French MPs adopt tough anti-terror law

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However, Mr Collomb argued that the Paris incident and a knife attack in Marseille on Sunday that left two women dead underlined the importance of tough new security laws.

Speaking this afternoon, the French Interior Minister Gerard Collomb said the investigation proves France is "still in a state of war" with terror groups like Islamic State.

French lawmakers in the lower house of parliament were set to vote later today on a new counter-terrorism law that rights groups and United Nations experts have criticised for giving too much power to police and local government officials.

As reported by Point information, hydrocarbons had been dispersed around canisters and a firing device, made with a cell phone connected to wires, was also found on-site.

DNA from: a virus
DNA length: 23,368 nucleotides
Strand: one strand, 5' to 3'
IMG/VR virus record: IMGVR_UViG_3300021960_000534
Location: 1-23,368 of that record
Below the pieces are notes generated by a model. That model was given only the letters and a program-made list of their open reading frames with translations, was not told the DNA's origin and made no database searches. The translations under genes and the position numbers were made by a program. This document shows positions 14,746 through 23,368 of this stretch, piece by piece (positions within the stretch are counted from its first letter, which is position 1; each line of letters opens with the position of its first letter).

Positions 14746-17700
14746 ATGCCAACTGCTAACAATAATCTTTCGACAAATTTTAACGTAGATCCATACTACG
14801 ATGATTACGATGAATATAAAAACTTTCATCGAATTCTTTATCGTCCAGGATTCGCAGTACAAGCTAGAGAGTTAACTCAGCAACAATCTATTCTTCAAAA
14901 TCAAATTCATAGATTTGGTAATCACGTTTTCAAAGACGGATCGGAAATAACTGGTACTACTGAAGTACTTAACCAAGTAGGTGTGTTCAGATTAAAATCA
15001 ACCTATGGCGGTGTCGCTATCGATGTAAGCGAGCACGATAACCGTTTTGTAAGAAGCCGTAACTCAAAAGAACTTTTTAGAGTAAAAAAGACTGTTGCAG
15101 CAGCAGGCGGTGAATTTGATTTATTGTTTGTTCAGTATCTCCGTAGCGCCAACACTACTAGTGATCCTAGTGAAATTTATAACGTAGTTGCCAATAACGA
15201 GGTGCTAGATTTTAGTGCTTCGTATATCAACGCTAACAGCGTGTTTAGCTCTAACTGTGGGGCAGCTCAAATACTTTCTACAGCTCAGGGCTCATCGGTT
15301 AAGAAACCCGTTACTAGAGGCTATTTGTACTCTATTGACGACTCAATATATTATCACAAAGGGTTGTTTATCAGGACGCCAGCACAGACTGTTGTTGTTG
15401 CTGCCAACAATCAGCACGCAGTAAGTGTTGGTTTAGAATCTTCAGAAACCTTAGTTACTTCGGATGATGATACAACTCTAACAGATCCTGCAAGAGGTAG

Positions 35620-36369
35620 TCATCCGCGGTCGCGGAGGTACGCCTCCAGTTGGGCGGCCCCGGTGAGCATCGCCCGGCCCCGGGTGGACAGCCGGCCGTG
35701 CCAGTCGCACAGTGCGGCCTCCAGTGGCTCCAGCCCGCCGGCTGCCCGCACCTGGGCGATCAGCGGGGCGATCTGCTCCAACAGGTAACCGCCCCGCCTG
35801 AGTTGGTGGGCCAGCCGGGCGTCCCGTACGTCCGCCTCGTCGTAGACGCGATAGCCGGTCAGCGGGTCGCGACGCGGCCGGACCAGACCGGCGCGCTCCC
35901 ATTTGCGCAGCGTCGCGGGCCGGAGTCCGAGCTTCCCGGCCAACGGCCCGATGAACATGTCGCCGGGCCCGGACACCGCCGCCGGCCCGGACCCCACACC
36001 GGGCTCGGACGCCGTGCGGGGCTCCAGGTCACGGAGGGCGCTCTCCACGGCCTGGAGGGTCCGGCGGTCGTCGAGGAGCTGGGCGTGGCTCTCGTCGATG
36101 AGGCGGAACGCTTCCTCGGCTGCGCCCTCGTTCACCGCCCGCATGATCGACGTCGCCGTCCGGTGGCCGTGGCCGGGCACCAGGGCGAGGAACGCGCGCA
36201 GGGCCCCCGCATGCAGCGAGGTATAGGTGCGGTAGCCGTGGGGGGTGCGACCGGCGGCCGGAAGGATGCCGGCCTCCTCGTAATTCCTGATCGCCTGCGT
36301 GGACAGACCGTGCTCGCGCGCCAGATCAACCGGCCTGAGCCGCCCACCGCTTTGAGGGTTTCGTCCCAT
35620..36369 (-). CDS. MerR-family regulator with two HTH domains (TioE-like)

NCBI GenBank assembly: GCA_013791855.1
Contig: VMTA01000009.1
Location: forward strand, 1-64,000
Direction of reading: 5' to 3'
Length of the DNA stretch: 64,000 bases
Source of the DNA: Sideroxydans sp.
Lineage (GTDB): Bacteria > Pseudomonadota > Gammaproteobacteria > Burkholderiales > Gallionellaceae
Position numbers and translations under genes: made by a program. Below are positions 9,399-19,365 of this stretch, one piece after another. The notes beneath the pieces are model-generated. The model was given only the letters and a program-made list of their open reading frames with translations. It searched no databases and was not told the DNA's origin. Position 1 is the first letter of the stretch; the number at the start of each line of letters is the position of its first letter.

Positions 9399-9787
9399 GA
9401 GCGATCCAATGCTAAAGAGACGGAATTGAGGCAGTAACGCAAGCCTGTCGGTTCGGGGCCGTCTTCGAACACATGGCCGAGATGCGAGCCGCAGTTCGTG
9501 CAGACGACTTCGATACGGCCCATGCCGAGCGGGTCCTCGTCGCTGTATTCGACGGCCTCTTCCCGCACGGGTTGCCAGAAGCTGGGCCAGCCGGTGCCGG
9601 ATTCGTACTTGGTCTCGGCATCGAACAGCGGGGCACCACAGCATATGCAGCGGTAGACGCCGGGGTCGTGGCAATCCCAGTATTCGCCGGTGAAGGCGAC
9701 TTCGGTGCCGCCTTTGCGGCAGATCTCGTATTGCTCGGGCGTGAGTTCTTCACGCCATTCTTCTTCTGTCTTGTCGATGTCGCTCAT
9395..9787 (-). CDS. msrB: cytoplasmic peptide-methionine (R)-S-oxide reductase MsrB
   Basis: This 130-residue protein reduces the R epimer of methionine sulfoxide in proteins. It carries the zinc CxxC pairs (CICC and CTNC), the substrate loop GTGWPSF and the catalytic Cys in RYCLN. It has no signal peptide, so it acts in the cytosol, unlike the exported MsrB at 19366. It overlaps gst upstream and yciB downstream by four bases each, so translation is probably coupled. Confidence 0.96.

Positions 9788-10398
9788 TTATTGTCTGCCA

A resident in the Rue Chanez, on the edge of the western 16th arrondissement, alerted police when he found two gas cylinders in the entrance to his apartment building at 4.30am on Saturday.

The new law gives authorities the power to confine suspected jihadist sympathisers to their neighbourhood without the prior approval of a judge, and to throw a wide security cordon around places or events deemed vulnerable to attack.

"People who are supposedly foreigners, black or North African will be stigmatised", said Thierry Paul Valette, head of another anti-racism group Egalite Nationale, according to French daily Liberation.

Three suicide bombers targeted the Stade de France during multiple terror attacks in the city in November 2015 killing one person.

The Senate, France's upper house of parliament, approved it in July after some amendments.

"I'm not saying that we will prevent attacks altogether, but we have already foiled a number of attacks that would have killed many people on French soil", he said.

The state of emergency, the most sweeping anti-terrorism powers in Europe, will expire at the end of October.

This is published unedited from the PTI feed.

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